Matthew R. Perry

The University of Miami continues to show no class

In Sports on October 16, 2006 at 2:59 pm

capt3a980fd4089442d3a7e876715ac21a12fla_international_miami_football_xmh108.jpgDuring the Florida International-Miami game this Saturday, a brawl ensued unlike anything brawl I’d ever seen in 30 years of watching college football (see the video here). Players stepping on opponents’ legs with cleated shoes, other players using helmets as weapons, and other unseemly and unsightly activities took place during this horrendous fight.

On top of all this, former UM player Lamar Thomas broadcasted the game on CSS. Instead of diffusing the situation, he showed no class in the booth:

Now, that’s what I’m talking about. You come into our house, you should get your behind kicked. You don’t come into the OB [Orange Bowl] playing that stuff. You’re across the ocean over there. You’re across the city. You can’t come over to our place talking noise like that. You’ll get your butt beat. I was about to go down the elevator to get in that thing.

Even as the fight died down, Thomas’ comments did not.

I say, why don’t they just meet outside in the tunnel after the ball game and get it on some more? You don’t come into the OB, baby. We’ve had a down couple years but you don’t come in here talking smack. Not in our house.

Having spent a considerable amount of time in South Florida and just being a college football fan in general, the University of Miami has a certain reputation of thuggery — and for good reason.  In the last seven games, including the Peach Bowl from the end of the 2005 season, they have engaged in three brawls.  When they came up here to play the University of Louisville (go CARDS!!!), they came out before the game and began dancing on the Cardinal at midfield.  They proceeded to get thumped by the Cards 31-7.

When we woke up Sunday morning, 18 FIU players and 13 UM players were suspended in definitely.  Larry Coker, the coach of UM, has lost control of the team and needs to be gone next week.  I admire Coker’s work over the last four years in cleaning up the program, but it all unraveled in two minutes — made even more clear when the players after the brawl came to the sidelines, got together with helmets in the air, and began jumping and hooting together as if they had done something admirable and respectable.

Brandon Merriweather, the Miami safety who came in and used his helmet as a weapon, is a co-captain on the team.  He needs to not only be suspended, but I agree with Lou Holtz that he needs to lose his scholarship.

In light of the Albert Haynesworth debacle, this brawl made Haynesworth’s actions look like school children playing tiddlywinks in the driveway.  Emotions do run high, but this is Miami — a nationally-acclaimed program who was playing a far inferior team who is just 9 miles up the road and whom they beat 35-0.  What was to be gained by all this?

For a University of this stature, Miami has shown no class.  Colin Cowherd of ESPN Radio is right, “People and places deservedly earn their reputation.”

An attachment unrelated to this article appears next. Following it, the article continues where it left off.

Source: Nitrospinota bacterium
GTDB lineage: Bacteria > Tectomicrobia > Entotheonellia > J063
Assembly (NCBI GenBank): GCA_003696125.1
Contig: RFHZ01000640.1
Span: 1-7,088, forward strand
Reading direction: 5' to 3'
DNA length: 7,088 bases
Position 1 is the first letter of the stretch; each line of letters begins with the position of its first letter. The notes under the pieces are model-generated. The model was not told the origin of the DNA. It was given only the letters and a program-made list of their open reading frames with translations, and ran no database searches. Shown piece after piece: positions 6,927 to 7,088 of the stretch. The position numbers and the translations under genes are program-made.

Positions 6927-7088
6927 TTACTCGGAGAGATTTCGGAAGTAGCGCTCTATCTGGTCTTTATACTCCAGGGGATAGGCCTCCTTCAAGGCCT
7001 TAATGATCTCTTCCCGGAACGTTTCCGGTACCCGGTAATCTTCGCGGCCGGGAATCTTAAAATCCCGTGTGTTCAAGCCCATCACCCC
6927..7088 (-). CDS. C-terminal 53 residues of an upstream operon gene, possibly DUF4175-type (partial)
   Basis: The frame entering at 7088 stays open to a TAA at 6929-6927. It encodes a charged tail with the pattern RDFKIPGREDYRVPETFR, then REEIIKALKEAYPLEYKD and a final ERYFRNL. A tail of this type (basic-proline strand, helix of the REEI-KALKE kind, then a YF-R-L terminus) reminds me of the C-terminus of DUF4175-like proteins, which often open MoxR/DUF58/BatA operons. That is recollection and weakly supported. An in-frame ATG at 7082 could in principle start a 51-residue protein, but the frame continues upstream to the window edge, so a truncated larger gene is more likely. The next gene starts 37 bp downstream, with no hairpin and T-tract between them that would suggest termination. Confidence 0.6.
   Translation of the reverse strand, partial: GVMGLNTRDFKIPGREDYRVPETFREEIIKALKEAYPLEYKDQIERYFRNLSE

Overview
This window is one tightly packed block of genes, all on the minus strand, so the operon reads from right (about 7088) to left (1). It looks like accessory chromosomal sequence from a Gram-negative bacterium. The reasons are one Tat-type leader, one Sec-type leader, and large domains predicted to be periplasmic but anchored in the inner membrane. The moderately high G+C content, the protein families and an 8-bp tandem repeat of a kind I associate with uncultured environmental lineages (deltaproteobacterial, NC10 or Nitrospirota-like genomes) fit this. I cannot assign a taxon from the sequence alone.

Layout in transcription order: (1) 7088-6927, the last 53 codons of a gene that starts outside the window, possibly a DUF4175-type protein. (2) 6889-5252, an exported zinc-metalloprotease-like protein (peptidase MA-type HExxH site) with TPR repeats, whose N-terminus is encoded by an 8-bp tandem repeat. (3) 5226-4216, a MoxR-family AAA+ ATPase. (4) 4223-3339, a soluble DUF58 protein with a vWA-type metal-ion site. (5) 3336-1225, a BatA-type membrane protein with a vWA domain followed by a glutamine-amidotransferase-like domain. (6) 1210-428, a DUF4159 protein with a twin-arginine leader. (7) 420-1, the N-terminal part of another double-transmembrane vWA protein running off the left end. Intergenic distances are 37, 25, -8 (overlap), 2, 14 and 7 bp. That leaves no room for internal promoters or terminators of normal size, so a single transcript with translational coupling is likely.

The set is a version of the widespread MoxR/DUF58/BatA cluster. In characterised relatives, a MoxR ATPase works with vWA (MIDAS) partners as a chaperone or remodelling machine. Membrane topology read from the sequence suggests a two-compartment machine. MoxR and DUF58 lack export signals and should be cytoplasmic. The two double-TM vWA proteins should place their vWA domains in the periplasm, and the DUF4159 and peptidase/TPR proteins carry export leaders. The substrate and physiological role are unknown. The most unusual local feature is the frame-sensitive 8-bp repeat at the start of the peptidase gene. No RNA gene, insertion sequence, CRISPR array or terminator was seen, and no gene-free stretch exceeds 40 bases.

There’s a sermon in here somewhere.  Pray for me as I see how God would have me to use this to unlock His truth!

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  1. you know matt, violence like this never happens in running? It seems as though that would just be more proof of the supremacy of running in comparison to all other sports.

    mark

  2. Right — it never happens in curling neither …

    But you make a good point in the midst of thy tongue and cheekdom — does this sport promote more violence? Football is violence restrained every time the ball is snapped.

    Of course, while running may not have the violence, shall we ever forget Rosie Ruiz?

  3. I sat and watched first hand the violence on the field. I agree that UM is known for their acts of poor sportsmenship, however, the behavior displayed by the FIU football team was no better. They brought crutches onto the field. It’s a sad day in sports when conduct such as this is displayed. The game should have ended when the fight broke out with all players being suspended on both sides of the field for the rest of the season.

  4. Agreed about FIU — disgraceful! Yet I guess the reputation developed over the past 25 years by the University of Miami makes them a bigger target, sad to say. When it’s your house and you are an elite program on a national level, then you need to show some class. Notre Dame, USC, Ohio State, and Michigan seem to show that type of class. I don’t know if Miami will ever be able to shake this — they seem to be involved in far too much of this junk!

  5. Come on guys … can’t we in the spirit of Rodney King “Just all get along?” 🙂 Unfortunately UM is one of my youngest son’s favorite college football teams. At age 13 even he had enough integrity to say “That’s wrong!” I give credit to his mother for his raising! 🙂 Keep things in perspective … the world is going to act like the world, and when they do it should not surprise us as the light. But then again … as Henry Blackaby says, “The problem is not with the darkness, but the light.” 2 cents worth.

  6. In my opinion, both teams are in the wrong, and BOTH teams should have shown class. However, Ginnie, if all of the players on both teams had been suspended, who’s left to play? The NCAA committee made the correct decision with their suspensions.

  7. I believe that the one who was wielding the helmet on UM and the one swinging the crutches on FIU should face some stiffer penalties. Did you hear Lou Holtz say that they should lose their scholarships?!? Wow.

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